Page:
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Same Five Digits

Posted by kernelbob on March 20, 2011

Enigma is a weekly column in New Scientist.  Every week it has a new puzzle.  Some of the Enigma puzzles could be solved using a computer.

This week’s puzzle, Enigma number 1638, is in that category.  Here are the facts of the problem.

  • I am thinking of three numbers.
  • Each number is a perfect square.
  • Each number has five digits.
  • Five different digits occur in all three numbers.
  • Each of the five digits occurs a different number of times.
  • The five numbers of times is the same as the five digits.
  • No digit occurs its own number of times.  (E.g., 4 is not used 4 times.)
  • If you knew which digit occurs once, you could uniquely identify the numbers.

Your task is to write a program that finds and prints the three perfect squares I am thinking of.

I chose to use Python 3 to solve this problem.

The brute force solution is to enumerate all the perfect squares with five digits.  Then try them in all combinations taken three at a time.

from itertools import combinations, count, takewhile

squares = filter(lambda s: len(s) == 5,
                 takewhile(lambda s: len(s) <= 5,
                           (str(s**2) for s in count())))

for a, b, c in combinations(squares, 3):
    # ...

Each trio of numbers has to meet three criteria.

C1. five different digits occur in the trio.
C2. each digit occurs a different number of times (has a different frequency).
C3. the five frequencies are the same as the five digits.

A digit frequency histogram would help with all of those.  Let’s define a function to build it.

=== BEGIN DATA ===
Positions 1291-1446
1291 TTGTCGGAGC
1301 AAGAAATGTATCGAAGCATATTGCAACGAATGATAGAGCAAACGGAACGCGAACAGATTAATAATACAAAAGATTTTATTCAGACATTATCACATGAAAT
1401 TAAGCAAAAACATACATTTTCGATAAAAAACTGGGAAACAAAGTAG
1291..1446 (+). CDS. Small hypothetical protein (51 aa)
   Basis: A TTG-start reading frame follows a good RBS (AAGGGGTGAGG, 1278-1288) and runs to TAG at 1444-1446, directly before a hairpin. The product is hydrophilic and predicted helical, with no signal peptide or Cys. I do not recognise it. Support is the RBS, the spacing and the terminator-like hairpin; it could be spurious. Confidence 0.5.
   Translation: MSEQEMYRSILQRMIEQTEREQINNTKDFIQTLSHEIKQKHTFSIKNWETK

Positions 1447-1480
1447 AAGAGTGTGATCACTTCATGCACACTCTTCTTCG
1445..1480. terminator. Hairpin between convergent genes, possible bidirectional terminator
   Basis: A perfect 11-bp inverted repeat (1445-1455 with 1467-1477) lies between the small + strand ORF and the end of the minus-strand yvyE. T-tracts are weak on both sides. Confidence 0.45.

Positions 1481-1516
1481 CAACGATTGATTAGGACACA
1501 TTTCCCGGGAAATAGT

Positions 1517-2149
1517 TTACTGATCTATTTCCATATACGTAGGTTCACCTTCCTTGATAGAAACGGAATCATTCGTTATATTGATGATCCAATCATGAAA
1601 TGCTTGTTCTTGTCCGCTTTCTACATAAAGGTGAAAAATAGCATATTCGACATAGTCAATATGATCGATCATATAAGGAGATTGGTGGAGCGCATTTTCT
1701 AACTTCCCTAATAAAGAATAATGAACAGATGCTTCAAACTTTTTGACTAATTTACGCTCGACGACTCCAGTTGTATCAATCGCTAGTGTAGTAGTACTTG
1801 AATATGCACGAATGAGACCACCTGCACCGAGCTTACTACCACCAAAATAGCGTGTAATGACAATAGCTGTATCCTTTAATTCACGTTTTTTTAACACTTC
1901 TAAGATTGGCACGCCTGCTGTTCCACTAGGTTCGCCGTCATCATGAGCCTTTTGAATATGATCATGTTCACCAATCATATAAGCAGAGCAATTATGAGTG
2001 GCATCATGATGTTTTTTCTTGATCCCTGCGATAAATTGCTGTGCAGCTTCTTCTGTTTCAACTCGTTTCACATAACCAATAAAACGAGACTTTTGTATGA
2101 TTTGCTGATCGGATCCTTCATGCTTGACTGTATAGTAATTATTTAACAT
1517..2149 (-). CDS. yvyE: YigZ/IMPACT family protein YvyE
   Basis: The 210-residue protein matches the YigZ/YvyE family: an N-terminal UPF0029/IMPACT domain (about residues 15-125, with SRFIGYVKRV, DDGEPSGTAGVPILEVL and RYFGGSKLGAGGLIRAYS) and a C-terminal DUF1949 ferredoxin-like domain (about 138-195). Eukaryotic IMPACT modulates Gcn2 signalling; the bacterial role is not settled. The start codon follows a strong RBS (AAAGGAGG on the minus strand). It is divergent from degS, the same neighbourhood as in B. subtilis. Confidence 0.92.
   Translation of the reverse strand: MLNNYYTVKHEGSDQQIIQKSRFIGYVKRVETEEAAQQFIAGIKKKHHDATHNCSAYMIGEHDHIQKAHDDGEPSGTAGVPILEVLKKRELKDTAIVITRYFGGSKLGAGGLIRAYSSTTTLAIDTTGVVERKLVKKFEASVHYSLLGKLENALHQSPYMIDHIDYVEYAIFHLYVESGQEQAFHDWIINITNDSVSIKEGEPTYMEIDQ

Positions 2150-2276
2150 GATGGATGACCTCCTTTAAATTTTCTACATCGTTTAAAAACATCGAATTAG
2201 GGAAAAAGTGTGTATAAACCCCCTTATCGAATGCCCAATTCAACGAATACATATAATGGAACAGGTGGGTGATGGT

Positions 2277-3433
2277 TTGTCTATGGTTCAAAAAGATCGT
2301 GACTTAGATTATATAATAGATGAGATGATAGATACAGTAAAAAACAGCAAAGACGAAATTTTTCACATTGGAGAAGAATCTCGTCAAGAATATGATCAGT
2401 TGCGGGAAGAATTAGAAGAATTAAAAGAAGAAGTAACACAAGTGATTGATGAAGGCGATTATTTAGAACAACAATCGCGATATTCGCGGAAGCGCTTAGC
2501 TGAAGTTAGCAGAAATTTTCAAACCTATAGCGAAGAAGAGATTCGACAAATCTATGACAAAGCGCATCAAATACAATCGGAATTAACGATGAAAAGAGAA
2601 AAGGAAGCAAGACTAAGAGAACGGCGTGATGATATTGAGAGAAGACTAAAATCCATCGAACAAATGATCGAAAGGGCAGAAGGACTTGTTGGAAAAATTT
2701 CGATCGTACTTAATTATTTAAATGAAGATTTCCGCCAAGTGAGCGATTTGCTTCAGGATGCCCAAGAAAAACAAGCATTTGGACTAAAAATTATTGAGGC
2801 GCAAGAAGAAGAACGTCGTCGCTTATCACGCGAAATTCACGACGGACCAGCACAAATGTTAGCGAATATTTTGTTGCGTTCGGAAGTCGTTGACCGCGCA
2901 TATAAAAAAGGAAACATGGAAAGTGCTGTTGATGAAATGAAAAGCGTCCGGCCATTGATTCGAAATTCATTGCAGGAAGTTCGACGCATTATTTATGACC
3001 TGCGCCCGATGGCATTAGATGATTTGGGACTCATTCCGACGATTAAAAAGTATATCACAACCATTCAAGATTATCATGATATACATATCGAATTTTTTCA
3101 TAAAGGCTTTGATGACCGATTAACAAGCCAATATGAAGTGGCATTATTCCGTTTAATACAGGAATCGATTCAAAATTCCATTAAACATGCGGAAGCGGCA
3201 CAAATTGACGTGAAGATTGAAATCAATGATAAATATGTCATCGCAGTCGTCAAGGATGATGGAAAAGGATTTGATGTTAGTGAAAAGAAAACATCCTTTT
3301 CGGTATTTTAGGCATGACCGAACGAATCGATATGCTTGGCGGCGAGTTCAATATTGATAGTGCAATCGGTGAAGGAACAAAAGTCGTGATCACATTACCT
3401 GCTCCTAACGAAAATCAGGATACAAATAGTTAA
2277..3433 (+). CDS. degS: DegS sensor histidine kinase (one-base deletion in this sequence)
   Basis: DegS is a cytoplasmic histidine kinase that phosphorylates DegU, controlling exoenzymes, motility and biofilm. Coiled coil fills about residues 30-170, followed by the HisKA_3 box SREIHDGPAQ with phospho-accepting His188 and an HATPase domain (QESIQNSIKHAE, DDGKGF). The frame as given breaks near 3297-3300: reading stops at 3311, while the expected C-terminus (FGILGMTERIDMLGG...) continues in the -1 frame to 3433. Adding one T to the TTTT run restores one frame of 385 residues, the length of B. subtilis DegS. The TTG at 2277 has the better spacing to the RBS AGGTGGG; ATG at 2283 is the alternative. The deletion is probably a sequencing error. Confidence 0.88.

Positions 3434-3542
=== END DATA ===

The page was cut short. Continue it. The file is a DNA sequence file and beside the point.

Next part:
from collections import defaultdict

def histogram(s):
    d = defaultdict(int)
    for c in s:
        d[c] += 1
    return d

That returns a dictionary mapping each digit to the number of times it occurs.  For example, hist(‘31415′) would return {1: 2, 3: 1, 5: 1}, meaning 1 occurs twice and 3 and 5 each occur once.

Now we can test for the three criteria like this.

    hist = histogram(a + b + c)
    digits = set(hist.keys())
    frequencies = set(hist.values())
    if   (len(digits) == 5 and                     # five different digits
          digits == frequencies and                # digits == frequencies
          not any(hist[k] == k for k in hist)):    # k does not occur k times.
        # then a, b, c meet the criteria.

We need to find all trios that meet the criteria, then find the one whose singleton digit is unique.  So we’ll build a map from singleton digit to the set of trios with that singleton.

matches = defaultdict(list)
for a, b, c in combinations(squares, 3):
    # ...
    if «criteria met»:
        inverse_hist = dict((hist[k], k) for k in hist)
        singleton = inverse_hist[1]
        matches[singleton].append((a, b, c))

Now we need to find the entry in matches that has length one.  We’ll do that by creating yet another map, this time from number of matches to the list of matches.  Then we can extract the answer directly.

match_counts = dict((len(ls), ls) for ls in matches.values())
print(*match_counts[1][0])

Here is the whole program.

#!/usr/bin/python3

from collections import defaultdict
from itertools import combinations, count, takewhile

def histogram(s):
    d = defaultdict(int)
    for c in s:
        d[int(c)] += 1
    return d

squares = filter(lambda s: len(s) == 5,
                 takewhile(lambda s: len(s) <= 5,
                 (str(s**2) for s in count())))

matches = defaultdict(list)
for a, b, c in combinations(squares, 3):
    hist = histogram(a + b + c)
    digits = set(hist.keys())
    frequencies = set(hist.values())
    if    (len(digits) == 5 and
           digits == frequencies and
           not any(hist[k] == k for k in hist)):
        inverse_hist = dict((hist[k], k) for k in hist)
        singleton = inverse_hist[1]
        matches[singleton].append((a, b, c))

match_counts = dict((len(ls), ls) for ls in matches.values())
print(*match_counts[1][0])

A note on efficiency.  This programs runs for about 30 seconds on my computer.  You can reason about the problem and reduce the amount of work it does by a factor of 10,000 or so.  I’ll leave that as an exercise. (-:

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